Changes to the City of Weyburn’s Fire Services Bylaw were officially passed by Weyburn City Council Monday night. The bylaw had been given its first reading at the meeting on October 9th.  

The changes came about after a review of the previous bylaw by the Weyburn Fire Department, with a number of changes and additions recommended. Among the changes were definitions and abbreviations, what the authority of the fire chief is, the fees for services, fees for responding to false alarms, inspections, fire bans, as well as rules surrounding fire pits, barbecues, propane heaters, wood pules and more.  

The reasoning offered for the changes was to better clarify the bylaw for residents of Weyburn, reduce the time spent on scene by fire crews for false alarms, reduce repeat inspections for property owners who refuse to comply with the national fire code, and the ability to recover expenses within the city for fire department responses.  

Education was also a key focus of the bylaw, with some of the fees and fines in the schedule included with the bylaw eliminating the fine for a first offence, and instead replacing that with a warning.  

While the bylaw did pass, it wasn’t unanimous with the lone vote of dissent coming from Mayor Marcel Roy.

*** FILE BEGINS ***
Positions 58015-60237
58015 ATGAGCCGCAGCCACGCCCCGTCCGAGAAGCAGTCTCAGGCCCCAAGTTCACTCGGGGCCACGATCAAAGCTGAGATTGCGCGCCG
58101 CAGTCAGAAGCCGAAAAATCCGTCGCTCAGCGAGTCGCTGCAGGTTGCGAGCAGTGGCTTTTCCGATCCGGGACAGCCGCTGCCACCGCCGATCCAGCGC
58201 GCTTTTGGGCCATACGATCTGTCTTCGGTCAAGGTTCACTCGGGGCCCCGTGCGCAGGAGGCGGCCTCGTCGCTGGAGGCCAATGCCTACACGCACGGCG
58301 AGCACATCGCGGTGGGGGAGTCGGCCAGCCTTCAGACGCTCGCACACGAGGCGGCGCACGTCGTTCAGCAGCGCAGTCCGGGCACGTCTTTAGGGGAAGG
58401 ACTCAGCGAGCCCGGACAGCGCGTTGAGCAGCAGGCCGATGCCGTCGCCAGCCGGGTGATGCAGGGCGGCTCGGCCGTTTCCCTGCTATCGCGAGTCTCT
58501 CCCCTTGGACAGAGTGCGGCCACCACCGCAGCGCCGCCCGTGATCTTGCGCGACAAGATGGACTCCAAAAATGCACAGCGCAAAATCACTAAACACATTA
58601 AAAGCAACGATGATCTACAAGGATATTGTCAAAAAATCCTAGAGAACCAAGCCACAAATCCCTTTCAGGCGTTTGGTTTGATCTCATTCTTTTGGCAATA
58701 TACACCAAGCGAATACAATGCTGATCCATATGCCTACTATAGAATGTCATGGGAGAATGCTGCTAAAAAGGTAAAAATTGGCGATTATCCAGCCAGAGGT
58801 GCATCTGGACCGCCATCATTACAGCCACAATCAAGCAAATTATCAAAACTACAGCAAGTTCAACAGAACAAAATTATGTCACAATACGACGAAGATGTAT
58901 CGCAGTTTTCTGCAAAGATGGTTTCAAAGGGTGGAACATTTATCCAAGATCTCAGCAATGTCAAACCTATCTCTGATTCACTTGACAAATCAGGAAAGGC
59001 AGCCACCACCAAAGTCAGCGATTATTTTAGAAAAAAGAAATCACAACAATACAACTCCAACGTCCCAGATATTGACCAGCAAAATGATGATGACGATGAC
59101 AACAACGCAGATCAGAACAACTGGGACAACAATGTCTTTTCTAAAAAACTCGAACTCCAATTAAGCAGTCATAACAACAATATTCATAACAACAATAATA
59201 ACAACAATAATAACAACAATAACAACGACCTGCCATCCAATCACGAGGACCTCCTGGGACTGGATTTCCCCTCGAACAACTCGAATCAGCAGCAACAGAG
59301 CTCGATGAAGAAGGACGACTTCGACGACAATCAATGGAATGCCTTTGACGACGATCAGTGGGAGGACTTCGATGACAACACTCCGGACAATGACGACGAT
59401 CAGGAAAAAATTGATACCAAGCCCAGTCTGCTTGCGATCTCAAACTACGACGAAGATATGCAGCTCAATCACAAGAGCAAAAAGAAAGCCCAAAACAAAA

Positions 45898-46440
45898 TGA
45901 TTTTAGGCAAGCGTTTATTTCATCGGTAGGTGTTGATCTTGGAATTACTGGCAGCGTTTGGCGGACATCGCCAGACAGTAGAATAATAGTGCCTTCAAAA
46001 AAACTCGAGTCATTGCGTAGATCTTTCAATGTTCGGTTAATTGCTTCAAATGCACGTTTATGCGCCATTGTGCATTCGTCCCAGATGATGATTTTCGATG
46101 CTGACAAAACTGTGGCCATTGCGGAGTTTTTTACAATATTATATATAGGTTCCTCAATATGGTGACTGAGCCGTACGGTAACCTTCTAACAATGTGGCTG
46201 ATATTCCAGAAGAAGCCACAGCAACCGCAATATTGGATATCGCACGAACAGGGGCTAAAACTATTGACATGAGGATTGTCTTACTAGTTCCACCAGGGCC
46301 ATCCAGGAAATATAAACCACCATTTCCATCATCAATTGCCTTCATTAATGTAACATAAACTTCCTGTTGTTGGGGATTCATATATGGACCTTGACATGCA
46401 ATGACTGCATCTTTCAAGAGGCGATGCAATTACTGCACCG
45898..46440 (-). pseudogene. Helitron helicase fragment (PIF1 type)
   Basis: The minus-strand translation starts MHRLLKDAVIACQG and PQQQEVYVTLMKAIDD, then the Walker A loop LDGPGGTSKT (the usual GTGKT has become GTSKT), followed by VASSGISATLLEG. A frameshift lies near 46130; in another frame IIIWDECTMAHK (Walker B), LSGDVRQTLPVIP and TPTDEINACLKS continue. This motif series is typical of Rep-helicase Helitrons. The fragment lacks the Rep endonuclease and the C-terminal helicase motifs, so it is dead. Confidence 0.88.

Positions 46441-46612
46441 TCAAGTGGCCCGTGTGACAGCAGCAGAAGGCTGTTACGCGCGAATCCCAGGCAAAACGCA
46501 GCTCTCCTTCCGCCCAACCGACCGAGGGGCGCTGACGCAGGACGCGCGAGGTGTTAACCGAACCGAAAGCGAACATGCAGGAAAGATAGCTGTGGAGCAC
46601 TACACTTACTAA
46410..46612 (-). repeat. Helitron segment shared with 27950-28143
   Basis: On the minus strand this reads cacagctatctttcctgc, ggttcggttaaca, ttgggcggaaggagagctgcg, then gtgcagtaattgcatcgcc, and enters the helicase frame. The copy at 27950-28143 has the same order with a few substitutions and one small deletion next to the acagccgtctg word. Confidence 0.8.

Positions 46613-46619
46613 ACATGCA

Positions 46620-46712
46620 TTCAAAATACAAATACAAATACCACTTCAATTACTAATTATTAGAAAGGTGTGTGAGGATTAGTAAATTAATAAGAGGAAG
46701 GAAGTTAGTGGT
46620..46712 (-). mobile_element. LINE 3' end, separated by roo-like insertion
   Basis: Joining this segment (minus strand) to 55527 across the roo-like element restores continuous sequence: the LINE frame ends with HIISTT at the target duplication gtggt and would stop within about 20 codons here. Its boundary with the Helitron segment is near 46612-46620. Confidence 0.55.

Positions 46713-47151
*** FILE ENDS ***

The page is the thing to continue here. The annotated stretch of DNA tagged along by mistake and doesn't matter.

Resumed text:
“I think the fines are way too heavy,” Roy said during the meeting. “When we talk about education, there’s (sic) much better ways than heavy fines. I know there’s cost recovery on that, but there’s other ways of doing it.” 

The mayor also mentioned comments he had received from residents concerning the bylaw. 

“Talking to some business people, some of the implementation of this enforcement is going to cost them anywhere – it seems like it’s very basic stuff that they want – but it's going to be $10,000 to $20,000 for small businesses.” 

The sentiment was understood by Councillor Ryan Janke. 

“I understand your point, and I don’t even disagree with it, but I would make the exact same argument I made about the dog and cat bylaw moments ago that we have to trust that it’s going to be applied sanely, and there is no perfect number for any of these things,” Janke stated during the meeting.  

The bylaw did pass with a vote of 6 to 1 and replaces the Fire and Protective Services bylaw that came into effect in April of 2021.